by Guest Blogger
During his time as a Harvard College student, Jack Cutmore-Scott '10 had a varied and prolific career in undergraduate theater: he played the lead roles in Shakespeare's Henry V (2008, Loeb Ex) and Hamlet (2009, Leverett Old Library), among over a dozen other acting assignments; wrote four plays (directing two of them); and held posts on various productions as director, assistant director, dramaturg and publicity manager. In his senior year he received the Louis Sudler Prize in the Arts for "outstanding talent and achievement in the performance and composition of drama," and made his professional debut in Boston as the lead in Joe Orton's Entertaining Mr. Sloane, a Publick Theater production. That performance earned him a nomination for the Elliot Norton Award, which recognizes excellence in Greater Boston theater.
Harvard Arts Beat asked Jack to check in about his life in the theater since graduation—in particular, about one special night that found him waiting in the wings for his Broadway debut.
I did not enroll at Harvard with the ambition of pursuing a career in the arts, but I graduated knowing that I could do nothing else. I have a vivid memory of a wonderful discussion with Janet Irons of the Admissions Office, during which she told me about the cultural facilities that would be at my disposal at Harvard, whatever my intended career path. It is the memory of that conversation (and, of course, to Harvard’s subsequent decision to let me in!) that inspires this post—for without them, I'm certain I wouldn't have anything to write about.
I graduated in 2010, and after playing the title role in The Life and Adventures of Nicholas Nickleby at Boston's Lyric Stage, I made my way to New York in January 2011. On May 31—almost exactly a year after Commencement—I made my Broadway debut as "Septimus" in a revival of Tom Stoppard’s 1995 play Arcadia. As an understudy, or "cover," I’d already spent four months backstage before I took the stage for my first real performance. With a few hours' warning, I was summoned to the Ethel Barrymore Theatre to run through some of the trickier parts of the show—the dance at the end, setting fire to various things, sealing envelopes—and David Turner (playing "Ezra Chater") was kind enough to run through a scene with me onstage, just to get my head in the right place.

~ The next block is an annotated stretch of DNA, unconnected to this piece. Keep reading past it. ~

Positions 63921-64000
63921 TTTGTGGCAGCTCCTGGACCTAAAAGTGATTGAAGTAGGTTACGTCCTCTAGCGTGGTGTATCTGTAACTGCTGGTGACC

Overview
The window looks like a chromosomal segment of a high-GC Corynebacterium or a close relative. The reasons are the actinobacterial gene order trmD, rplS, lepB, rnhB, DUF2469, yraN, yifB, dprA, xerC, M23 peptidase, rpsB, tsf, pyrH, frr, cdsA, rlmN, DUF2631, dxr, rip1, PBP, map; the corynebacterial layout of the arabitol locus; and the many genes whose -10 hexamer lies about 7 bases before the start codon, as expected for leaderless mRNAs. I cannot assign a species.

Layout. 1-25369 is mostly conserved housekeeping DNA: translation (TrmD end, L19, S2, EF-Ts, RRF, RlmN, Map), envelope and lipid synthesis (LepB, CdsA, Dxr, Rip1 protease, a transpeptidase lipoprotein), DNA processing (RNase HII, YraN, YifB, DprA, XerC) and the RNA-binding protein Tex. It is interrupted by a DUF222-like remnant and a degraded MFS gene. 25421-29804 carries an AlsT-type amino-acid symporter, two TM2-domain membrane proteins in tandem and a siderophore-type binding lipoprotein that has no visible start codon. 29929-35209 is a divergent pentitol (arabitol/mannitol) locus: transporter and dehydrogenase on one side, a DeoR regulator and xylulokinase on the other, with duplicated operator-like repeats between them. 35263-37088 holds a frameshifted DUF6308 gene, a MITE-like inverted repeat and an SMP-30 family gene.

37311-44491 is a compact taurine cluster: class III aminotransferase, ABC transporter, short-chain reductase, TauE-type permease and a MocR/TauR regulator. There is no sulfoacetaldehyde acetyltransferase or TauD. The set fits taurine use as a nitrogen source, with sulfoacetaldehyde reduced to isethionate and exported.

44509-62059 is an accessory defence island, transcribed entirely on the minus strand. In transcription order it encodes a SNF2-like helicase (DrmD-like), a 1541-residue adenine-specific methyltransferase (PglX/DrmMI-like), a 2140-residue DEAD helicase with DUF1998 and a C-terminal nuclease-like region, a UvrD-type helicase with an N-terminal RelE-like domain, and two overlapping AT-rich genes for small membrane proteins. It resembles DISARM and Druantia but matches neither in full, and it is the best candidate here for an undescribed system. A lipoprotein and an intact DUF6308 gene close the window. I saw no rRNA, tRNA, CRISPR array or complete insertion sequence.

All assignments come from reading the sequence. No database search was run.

That evening's performance is something of a blur, although I do remember having one clear thought as the curtain rose. As familiar as I was with performing in the Loeb Ex (or even the Loeb Mainstage) and being able to see each and every audience member, it was something of a relief to have the curtain rise and realize that, from where I sat onstage, not a face was visible. "Oh great!" I remember thinking. "This’ll be just like in rehearsal…."
But it wasn’t, quite. This was the first time I was doing this play in full costume, with all the props and lights, and while playing only one character (in understudy rehearsals, we would bounce back and forth between the characters we were covering, creating a fun but slightly schizophrenic version of the play). But most of all, this was the first time I was doing it with these people. As weird as it was for me, it must have been even weirder for them. Suddenly—after over 3 months of consistency—Septimus sounded a little different, he looked a little different, he said things in different ways and he wasn’t wearing a wig. How incredibly unsettling that must have been.
Somehow I made it through without messing up too badly—the odd skipped line, I think, but the show was really long anyway, and Tom Stoppard wasn’t there that night to be offended—and my next clear memory is of the curtain call, seeing the couple of dozen friends who had made it to the performance scattered around the audience. The adrenalin rush wore off after a couple of days, but I’ll never forget how I felt when my cast-mates turned and applauded me onstage at the end, led by Billy Crudup, the original 1995 Broadway Septimus, who played "Bernard Nightingale" in this production.
After Arcadia closed, my next big gig was playing the role of "Ken," painter Mark Rothko's studio assistant, in John Logan's play Red at the Pittsburgh Public Theater. Directed by another Harvard alum, Pam Berlin '74, this was my first professional production in which I would play an American character —a challenge which both excited and terrified me. The show went well, and Pam was an inspiration to work with—as was my co-star, Broadway actor Jeff Still, who played Rothko.
Now back in New York, I’m looking forward to seeing what 2012 will bring!
[Caption: Playgoers at New York's Ethel Barrymore Theatre found this notice in their Playbills on the night of May 31, 2011.]
[Caption: Jack-Cutmore-Scott (left) and Jeff Still in "Red," Pittsburgh Public Theater (Michael Henniger photo).]